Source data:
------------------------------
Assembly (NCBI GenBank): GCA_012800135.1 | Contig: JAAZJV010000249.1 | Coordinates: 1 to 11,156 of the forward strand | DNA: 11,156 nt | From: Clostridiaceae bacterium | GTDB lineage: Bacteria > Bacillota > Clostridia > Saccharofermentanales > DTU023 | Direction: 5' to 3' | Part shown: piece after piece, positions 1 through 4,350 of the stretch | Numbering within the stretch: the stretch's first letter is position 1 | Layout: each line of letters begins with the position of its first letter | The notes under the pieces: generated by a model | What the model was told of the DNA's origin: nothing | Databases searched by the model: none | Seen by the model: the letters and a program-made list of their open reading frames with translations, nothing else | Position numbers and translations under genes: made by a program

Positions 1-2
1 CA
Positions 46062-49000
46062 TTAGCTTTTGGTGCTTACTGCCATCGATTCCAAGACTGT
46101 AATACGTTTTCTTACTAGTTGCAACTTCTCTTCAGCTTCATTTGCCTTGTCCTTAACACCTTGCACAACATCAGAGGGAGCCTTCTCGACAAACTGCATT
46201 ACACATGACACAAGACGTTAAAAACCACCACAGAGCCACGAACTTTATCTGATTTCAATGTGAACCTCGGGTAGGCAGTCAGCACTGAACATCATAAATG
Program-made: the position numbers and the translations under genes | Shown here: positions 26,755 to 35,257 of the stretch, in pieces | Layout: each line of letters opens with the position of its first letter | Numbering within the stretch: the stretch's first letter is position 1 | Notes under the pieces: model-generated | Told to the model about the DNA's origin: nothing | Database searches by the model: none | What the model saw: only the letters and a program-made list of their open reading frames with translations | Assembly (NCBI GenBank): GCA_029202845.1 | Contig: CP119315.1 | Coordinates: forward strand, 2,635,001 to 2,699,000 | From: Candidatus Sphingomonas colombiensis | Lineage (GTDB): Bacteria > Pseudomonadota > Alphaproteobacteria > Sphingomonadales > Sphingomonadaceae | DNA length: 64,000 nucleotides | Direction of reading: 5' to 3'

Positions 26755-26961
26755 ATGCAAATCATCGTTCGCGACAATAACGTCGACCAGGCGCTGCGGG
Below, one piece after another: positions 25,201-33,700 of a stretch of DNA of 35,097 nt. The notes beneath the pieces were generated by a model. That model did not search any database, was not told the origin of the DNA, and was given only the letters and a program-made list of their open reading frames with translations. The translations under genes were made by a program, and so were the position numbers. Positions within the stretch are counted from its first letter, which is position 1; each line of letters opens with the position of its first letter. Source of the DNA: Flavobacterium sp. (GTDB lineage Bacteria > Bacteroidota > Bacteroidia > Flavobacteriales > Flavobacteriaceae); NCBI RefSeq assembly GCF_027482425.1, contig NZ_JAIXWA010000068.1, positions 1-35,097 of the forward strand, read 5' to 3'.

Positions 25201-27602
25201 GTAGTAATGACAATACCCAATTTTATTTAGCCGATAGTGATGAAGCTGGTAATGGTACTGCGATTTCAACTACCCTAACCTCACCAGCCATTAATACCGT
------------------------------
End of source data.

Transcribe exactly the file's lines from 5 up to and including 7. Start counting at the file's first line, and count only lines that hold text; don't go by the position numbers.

46062 TTAGCTTTTGGTGCTTACTGCCATCGATTCCAAGACTGT
46101 AATACGTTTTCTTACTAGTTGCAACTTCTCTTCAGCTTCATTTGCCTTGTCCTTAACACCTTGCACAACATCAGAGGGAGCCTTCTCGACAAACTGCATT
46201 ACACATGACACAAGACGTTAAAAACCACCACAGAGCCACGAACTTTATCTGATTTCAATGTGAACCTCGGGTAGGCAGTCAGCACTGAACATCATAAATG